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Lifesaving project ; Lincoln Park Zoo is creating blood bank for apes

In 2005, Mumbali, an adolescent female gorilla, was dying of a mysterious infection at Lincoln Park Zoo in Chicago. In a last-ditch effort to save her life, veterinarian and keepers anesthetized Mumbali and Kwan, a male gorilla, then laid them side by side to send Kwan's blood directly from his arm into hers. It was a crude procedure, similar to the way transfusions were done for humans before the blood bank was invented in 1937.

But there was little to go on in the veterinary literature, which had nothing about whether gorillas have different A-B-O blood groups like humans, or if they needed to have blood matched to their own for a successful transfusion.

"It's one of the most basic pieces of knowledge we need for the care of our animals, and it simply wasn't there," ape-keeper Jill Moyse said. Mumbali died despite their emergency interventions.

Five years later, Moyse and Kathryn Gamble, the zoo's chief veterinarian, have created an entirely new body of literature on great ape hematology. Just as important, they have produced an international registry to record the blood types of captive apes on four continents.

The registry represents all four great ape species -- gorillas, orangutans, chimpanzees and bonobos. In North America, it encompasses nearly every healthy male and female adult of the species who could donate blood if another ape of its species with the same blood type needed a transfusion.

"You don't want to transfuse the wrong type of blood, because a transfusion reaction can make a bad situation even worse," said Gamble, who published the project's research in the journal Zoo Biology.

"These are small populations," she said, "so emergency calls for blood are pretty rare. But when you need it, you really, desperately need it."

Before the project began, the only species of great apes with known blood groups were chimpanzees, the majority of which have Type A blood. That is known because chimps are frequently used as stand-ins for humans in medical research.

To learn more, the Lincoln Park project turned to a Danish company, Eldon Biologicals, which a few years ago revolutionized blood typing with small, chemically coated cards. A small smear of blood on the cards almost instantaneously reveals the donor's blood type.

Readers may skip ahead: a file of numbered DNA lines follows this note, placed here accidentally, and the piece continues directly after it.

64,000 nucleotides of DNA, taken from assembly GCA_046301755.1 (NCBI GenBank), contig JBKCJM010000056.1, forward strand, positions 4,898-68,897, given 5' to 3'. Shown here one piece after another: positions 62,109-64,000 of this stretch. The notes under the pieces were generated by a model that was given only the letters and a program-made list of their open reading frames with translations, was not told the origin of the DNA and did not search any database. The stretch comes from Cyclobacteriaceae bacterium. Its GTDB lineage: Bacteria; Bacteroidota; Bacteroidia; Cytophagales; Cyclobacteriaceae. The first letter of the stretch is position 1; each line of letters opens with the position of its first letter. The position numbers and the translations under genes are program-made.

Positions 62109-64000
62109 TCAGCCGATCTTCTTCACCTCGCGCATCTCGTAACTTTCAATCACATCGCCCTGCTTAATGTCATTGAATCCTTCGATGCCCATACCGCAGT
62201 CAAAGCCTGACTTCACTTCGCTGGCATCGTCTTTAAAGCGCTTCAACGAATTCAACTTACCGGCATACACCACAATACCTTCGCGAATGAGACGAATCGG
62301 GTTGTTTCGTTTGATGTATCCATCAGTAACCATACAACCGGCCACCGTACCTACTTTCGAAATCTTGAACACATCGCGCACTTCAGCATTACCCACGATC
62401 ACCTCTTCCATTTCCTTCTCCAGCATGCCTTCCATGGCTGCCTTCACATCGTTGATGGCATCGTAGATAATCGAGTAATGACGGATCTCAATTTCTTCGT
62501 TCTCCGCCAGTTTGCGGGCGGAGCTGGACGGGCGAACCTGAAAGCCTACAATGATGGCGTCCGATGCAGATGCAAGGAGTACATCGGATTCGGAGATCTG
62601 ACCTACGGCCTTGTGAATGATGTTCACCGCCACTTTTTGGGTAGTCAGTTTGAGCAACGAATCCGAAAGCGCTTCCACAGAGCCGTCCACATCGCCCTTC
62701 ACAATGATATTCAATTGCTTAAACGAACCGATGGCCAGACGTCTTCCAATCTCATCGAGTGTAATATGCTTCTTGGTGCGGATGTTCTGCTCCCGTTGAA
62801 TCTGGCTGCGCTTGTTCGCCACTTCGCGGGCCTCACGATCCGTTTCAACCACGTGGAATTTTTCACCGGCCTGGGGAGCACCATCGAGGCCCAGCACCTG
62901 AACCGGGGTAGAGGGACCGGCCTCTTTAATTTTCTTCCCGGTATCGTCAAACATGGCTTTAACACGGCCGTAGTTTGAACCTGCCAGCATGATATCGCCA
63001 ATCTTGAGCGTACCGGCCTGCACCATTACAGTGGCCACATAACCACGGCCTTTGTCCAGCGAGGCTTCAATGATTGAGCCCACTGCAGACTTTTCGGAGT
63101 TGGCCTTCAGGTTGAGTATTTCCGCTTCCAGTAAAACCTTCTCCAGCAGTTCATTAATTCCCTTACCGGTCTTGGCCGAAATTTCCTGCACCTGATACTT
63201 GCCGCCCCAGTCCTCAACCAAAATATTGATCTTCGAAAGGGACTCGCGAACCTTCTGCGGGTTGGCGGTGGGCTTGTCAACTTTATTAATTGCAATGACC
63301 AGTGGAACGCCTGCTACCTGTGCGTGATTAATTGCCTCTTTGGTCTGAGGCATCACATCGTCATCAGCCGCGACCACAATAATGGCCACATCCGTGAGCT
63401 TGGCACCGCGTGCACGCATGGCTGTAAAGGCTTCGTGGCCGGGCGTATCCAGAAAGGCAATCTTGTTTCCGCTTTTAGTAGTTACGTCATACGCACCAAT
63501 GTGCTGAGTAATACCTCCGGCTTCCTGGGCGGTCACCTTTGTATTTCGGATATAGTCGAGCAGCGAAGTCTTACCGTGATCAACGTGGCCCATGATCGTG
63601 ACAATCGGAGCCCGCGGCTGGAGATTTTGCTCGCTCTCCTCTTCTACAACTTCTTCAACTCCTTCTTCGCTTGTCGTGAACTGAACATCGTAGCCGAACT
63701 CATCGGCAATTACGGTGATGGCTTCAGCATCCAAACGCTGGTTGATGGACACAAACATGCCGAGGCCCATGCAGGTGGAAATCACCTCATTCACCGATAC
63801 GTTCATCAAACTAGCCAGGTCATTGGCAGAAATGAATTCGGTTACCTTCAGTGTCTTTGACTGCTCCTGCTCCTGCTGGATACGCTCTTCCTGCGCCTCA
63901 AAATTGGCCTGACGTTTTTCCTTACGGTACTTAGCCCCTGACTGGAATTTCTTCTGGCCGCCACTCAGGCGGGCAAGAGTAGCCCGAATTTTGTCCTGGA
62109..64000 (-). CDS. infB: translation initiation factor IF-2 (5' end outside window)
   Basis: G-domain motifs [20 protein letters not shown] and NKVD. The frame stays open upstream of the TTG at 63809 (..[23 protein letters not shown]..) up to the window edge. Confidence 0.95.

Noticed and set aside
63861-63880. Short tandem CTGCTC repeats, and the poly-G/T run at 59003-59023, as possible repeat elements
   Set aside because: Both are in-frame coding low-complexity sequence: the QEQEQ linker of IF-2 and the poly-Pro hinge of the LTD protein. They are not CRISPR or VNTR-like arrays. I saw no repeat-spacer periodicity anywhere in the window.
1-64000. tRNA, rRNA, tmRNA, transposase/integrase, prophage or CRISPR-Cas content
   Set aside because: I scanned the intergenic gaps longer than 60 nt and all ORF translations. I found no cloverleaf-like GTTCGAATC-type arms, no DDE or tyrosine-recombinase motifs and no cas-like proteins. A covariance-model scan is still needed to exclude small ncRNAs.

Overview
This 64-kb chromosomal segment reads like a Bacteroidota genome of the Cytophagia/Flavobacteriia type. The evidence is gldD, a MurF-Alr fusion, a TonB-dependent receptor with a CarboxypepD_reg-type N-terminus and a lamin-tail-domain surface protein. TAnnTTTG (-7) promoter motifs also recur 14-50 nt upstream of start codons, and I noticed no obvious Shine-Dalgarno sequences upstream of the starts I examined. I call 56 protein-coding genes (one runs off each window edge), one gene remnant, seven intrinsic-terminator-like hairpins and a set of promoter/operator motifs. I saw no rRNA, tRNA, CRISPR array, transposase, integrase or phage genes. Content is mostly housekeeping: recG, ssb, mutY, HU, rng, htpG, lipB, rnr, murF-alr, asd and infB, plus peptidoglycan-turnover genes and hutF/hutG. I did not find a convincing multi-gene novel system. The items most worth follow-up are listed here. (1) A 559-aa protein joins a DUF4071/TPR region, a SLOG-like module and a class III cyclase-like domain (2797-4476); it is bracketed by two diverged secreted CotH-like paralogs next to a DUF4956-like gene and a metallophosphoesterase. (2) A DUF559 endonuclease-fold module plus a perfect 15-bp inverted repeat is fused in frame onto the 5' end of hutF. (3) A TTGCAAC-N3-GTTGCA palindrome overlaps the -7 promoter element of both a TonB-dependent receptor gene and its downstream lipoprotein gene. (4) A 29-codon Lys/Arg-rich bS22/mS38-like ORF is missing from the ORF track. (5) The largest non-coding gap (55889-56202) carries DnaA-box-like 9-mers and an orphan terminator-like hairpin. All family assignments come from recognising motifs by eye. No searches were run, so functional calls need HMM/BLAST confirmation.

Gamble and Moyse sent the cards out to North American and European zoos with ape collections and to African and Asian sanctuaries that rehabilitate injured and abandoned wild apes to restore them to the wilderness.

Because U.S. customs has strict controls about importing blood products, sanctuaries that lacked personnel to do the card analysis could not send the cards to Chicago, so Moyse sent them digital cameras to photograph the completed cards, e-mailing the photo for analysis at Lincoln Park.

Once the cards went out, it was several years before most eligible apes had their analyses done. Getting a blood sample from apes is no easy task. Though the test needs only a tiny blood smear, most big apes won't willingly undergo a jab of a sharp needle for a blood sample.

Because anesthesia is risky, keepers won't put animals down just for a blood sample. They do, however, anesthetize each of their adult apes roughly every two years for thorough physicals, so the project had to wait to get its blood.

The blood typing cards are revealing new information about the great apes. The project has verified that the blood of different ape species isn't interchangeable between species or humans, she said. It found that bonobos have only Type A blood, while orangutans have all four types, A, B, AB and O.

"Gorillas so far are somewhat confusing and frustrating," said Gamble. "Although all of their cards came back as Type O, it is clear from genetic evaluation from our collaborators at University of Chicago that gorillas don't in fact have all the same blood type."

Thomas Meehan, who heads the gorilla Species Survival Plan veterinary board for all North American zoo gorillas, said the ape blood type registry could do for apes what the blood bank did for humans. In particular it may result in new, lifesaving surgical procedures for apes.

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